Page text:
The recent approval of amendments to the Money Laundering (Jersey) Order 2008 by Deputy Miller will introduce a number of important changes to this cornerstone piece of local legislation from the 1st September 2023. In this article we seek to explore the impact it may have on the uptake of Regulatory Technology (RegTech), specifically the change in relation to Digital ID systems.
Article 3 (Meaning of Customer Due Diligence Measures) which sets out the purpose, method and standards for customer due diligence is altered with the introduction of amendment 3. This adds paragraph 4A to Article 3 of the Order so that it now states:
“For the purposes of paragraph (4)(b), a digital identification system that complies with the FATF Guidance on Digital Identity published on 6th March 2020 as amended or replaced from time to time constitutes a reliable and independent source.”
Digital ID systems (also known as eID systems) are not new, but uptake in Jersey appears to have been limited to those who were prepared to accept the risk that any system’s ability would be as good as, if not better than, the manual and documentary processes already in place. Early adopters of eID technology would also have to be convinced that system performance would satisfy regulatory scrutiny. As with many technological advances, there often needs to be a critical mass of adopters who begin to accelerate any tech trend toward standard practice. You only have to look at the divergence in success levels of innovations such as the dominance of iPhone versus the abject failure of the Google Glass headset. Availability and choice of systems can also be a factor in uptake, but in the case of eID there are already a range of solutions on offer already. Covid-19 also undoubtedly accelerated interest in this eID RegTech but it still didn’t provide enough momentum to break through the barriers to implementation which would see the use of eID systems become commonplace.
In 2022 the JFSC commissioned a report from RegTech Associates which examined the use of RegTech in Jersey in significant depth. In that report, the perceived barriers to RegTech adoption of those businesses surveyed included:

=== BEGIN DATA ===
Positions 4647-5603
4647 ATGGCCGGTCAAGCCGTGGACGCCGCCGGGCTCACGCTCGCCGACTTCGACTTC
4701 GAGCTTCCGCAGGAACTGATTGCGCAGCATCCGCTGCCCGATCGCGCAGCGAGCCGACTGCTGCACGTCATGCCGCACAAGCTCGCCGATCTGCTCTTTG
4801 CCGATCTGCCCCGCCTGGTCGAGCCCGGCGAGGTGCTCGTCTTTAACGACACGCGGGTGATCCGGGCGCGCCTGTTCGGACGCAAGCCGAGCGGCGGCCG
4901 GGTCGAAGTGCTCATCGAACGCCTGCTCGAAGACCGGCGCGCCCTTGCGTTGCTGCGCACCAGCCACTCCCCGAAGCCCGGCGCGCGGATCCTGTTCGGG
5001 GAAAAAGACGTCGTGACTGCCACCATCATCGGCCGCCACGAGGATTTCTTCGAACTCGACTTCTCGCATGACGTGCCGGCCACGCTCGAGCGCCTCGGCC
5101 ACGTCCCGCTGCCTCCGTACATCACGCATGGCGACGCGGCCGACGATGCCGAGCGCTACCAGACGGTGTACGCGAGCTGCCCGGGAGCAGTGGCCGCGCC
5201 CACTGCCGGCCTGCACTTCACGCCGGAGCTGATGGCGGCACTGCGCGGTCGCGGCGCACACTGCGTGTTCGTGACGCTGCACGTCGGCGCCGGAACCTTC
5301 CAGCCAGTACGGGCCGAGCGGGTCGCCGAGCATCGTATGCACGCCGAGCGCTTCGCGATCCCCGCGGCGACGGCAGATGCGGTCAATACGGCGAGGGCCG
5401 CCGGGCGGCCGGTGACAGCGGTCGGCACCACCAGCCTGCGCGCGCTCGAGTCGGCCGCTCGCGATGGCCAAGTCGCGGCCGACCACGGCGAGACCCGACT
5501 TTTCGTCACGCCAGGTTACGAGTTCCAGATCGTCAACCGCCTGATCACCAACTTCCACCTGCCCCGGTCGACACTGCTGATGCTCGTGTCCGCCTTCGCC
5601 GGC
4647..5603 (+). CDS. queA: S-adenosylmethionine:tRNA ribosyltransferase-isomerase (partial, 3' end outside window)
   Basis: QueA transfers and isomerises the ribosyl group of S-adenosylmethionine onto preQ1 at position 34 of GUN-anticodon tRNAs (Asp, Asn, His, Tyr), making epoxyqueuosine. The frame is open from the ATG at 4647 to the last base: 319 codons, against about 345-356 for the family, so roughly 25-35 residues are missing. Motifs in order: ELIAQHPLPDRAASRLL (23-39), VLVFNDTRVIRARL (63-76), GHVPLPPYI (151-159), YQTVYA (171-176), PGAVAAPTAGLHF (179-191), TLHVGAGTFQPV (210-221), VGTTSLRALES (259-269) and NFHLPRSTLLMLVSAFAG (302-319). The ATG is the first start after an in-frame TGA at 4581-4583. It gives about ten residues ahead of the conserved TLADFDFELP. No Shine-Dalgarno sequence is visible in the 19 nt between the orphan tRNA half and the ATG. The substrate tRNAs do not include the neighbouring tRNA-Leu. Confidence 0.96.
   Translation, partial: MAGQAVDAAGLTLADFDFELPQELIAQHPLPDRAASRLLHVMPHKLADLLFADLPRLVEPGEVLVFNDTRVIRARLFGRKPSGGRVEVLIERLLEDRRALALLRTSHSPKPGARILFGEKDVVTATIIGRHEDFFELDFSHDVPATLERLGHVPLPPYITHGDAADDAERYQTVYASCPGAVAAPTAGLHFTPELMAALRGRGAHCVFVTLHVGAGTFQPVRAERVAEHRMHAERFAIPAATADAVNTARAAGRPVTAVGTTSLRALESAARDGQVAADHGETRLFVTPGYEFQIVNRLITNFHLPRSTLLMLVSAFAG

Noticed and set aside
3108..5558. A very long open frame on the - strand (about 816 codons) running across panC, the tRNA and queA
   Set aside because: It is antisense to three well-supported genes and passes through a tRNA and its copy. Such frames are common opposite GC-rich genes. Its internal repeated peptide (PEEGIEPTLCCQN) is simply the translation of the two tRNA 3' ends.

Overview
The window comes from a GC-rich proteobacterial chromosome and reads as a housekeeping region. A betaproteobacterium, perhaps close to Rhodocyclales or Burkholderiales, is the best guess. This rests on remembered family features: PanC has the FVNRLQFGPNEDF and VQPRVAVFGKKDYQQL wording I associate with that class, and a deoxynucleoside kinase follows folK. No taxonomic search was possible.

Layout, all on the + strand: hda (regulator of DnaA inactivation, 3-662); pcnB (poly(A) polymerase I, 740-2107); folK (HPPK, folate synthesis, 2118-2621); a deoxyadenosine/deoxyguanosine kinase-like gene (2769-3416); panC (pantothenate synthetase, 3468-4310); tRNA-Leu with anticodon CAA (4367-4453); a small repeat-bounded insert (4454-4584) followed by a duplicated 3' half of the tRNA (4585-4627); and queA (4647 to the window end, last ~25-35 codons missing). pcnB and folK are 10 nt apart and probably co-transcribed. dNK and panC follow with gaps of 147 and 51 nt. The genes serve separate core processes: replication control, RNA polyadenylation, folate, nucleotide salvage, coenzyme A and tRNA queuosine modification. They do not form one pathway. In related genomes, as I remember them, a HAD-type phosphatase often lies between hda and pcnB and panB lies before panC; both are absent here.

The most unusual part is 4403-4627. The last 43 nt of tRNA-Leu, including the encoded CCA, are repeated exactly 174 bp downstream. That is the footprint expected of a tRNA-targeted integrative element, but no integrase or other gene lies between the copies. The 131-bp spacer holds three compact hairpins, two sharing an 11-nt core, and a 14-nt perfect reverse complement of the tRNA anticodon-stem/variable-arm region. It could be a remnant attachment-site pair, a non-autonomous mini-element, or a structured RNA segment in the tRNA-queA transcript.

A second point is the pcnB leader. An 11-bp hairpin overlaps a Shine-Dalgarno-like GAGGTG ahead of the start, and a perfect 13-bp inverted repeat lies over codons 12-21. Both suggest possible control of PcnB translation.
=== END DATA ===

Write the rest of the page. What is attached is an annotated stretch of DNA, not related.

- A lack of regulatory encouragement to adopt RegTech (37.3% of respondents)
- A need for clear guidance on regulatory technology standards (32% of respondents)
- Fear that RegTech projects will not meet their compliance needs (16% of respondents)
While the amendment to the Order might not go as far as some would like, it does begin to address these barriers. The FATF Guidance named in the amendment can be found here bit.ly/479Bx28 and clearly sets out FATF’s expectations for eID systems. It provides information that should offer sufficient assurance to businesses that an eID system could be suitable for use.
As a high-level summary, Appendix A of the report provides detail on the functionality of an eID system, stating that Digital ID processes should have the following two components as a minimum:
1) Identity proofing and enrolment – The ‘who are you?’ of the processes. Collecting, validating and verifying information to associate it to a single individual;
2) Authentication – The process where the ID claimant can confirm that they are the person to whom the ID credential was issued.
There is also an optional, but potentially powerful, third process which covers credential portability. This allows a business to use a credential for new, unrelated customer relationships. Examples of this portability can already be seen in Jersey (Yoti and JerseyMe among others). Not only does this keep matters simple for customers but also further supports moves toward more ambitious FinTech developments such as Open Banking.
Appendix E of the report goes into greater technical detail, covering assurance frameworks and technical standards which should allow gap analysis between standards and systems to take place. It is important for IT, cybersecurity and compliance staff to collaborate over any such analysis as the standards require careful thought across these disciplines.
The FATF Guidance should also be read, considered and acted upon as a whole. A digital ID system used to conduct CDD must rely upon appropriate technology and adequate governance along with processes and procedures for operation to provide confidence that the system will produce accurate results. Businesses must ensure the operation of any proposed system is within their risk tolerance, but it should be noted that the FATF Guidance is clear that introducing an eID system is not inherently risky. The Guidance clarifies that, “non-face-to-face customer-identification and transactions that rely on reliable, independent digital ID systems with appropriate risk mitigation measures in place, may present a standard level of risk, and may even be lower-risk.”.
It will be interesting to see if the changes to the Order present a tipping point for eID adoption in Jersey. While it may not generate immediate spikes in uptake, the changes do offer a framework on which businesses can start to take a more informed position.
If you’d like to discuss the changes to the Order and the implications for your business, please get in touch.